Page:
PF-06463922 displays potent anti-tumor growth in both subcutaneous and orthotopic xenograft models of neuroblastoma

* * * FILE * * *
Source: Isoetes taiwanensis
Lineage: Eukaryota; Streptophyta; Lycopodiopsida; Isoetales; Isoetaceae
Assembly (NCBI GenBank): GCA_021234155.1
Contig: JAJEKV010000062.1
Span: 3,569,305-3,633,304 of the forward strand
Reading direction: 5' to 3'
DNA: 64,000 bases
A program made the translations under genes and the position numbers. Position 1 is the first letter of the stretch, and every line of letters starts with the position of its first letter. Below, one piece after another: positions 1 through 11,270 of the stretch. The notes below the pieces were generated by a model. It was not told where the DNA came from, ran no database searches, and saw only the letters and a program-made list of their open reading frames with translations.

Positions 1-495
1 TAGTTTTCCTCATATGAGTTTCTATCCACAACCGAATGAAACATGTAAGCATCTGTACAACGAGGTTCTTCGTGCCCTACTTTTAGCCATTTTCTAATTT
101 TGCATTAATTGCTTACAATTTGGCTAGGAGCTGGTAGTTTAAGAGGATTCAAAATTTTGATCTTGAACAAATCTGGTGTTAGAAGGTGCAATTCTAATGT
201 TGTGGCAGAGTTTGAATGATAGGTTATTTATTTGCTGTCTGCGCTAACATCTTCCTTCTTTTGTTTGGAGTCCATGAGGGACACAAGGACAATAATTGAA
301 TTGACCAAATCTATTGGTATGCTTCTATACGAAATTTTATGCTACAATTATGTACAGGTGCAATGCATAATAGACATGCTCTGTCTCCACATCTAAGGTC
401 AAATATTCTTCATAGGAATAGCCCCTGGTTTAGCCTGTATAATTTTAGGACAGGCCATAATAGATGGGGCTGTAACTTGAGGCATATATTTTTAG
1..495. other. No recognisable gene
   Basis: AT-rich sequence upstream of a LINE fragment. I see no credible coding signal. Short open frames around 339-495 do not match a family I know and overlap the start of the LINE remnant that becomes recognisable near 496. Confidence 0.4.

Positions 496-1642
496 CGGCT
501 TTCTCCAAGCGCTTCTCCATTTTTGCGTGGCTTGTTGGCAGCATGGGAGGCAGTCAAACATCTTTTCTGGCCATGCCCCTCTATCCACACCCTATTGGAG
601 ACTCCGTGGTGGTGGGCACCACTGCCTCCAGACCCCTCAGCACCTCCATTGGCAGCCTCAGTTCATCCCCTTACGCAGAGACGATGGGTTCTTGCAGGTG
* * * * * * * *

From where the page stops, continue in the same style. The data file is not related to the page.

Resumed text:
To investigate the effectiveness of PF-06463922 in vivo we orthotopically injected human neuroblastoma cells (CLB-BAR, amplified MYCN/ALK, ALKΔexon 4-11) into the adrenal glands of BalbC/nude mice, prior to treatment with either crizotinib or PF-06463922. Treatment for 14 days with crizotinib (100 mg/kg) (Berry et al., 2012) inhibited the growth of orthotopically xenografted tumors in the adrenal glands with efficacy similar to that exhibited earlier with subcutaneously injected xenografts (Fig. 4A-C) (Umapathy et al., 2014). Treatment with PF-06463922 (10 mg/kg, once per day), resulted in a more profound decrease in tumor size (Fig. 4A-C). Excised tumor material from mice treated with either crizotinib or PF-06463922 exhibited reduced proliferation, with PF-06463922 exhibiting a greater decrease (Fig. 4D). Therefore, in orthotopic xenografts PF-06463922 displays more potent anti-tumor activity when compared with crizotinib.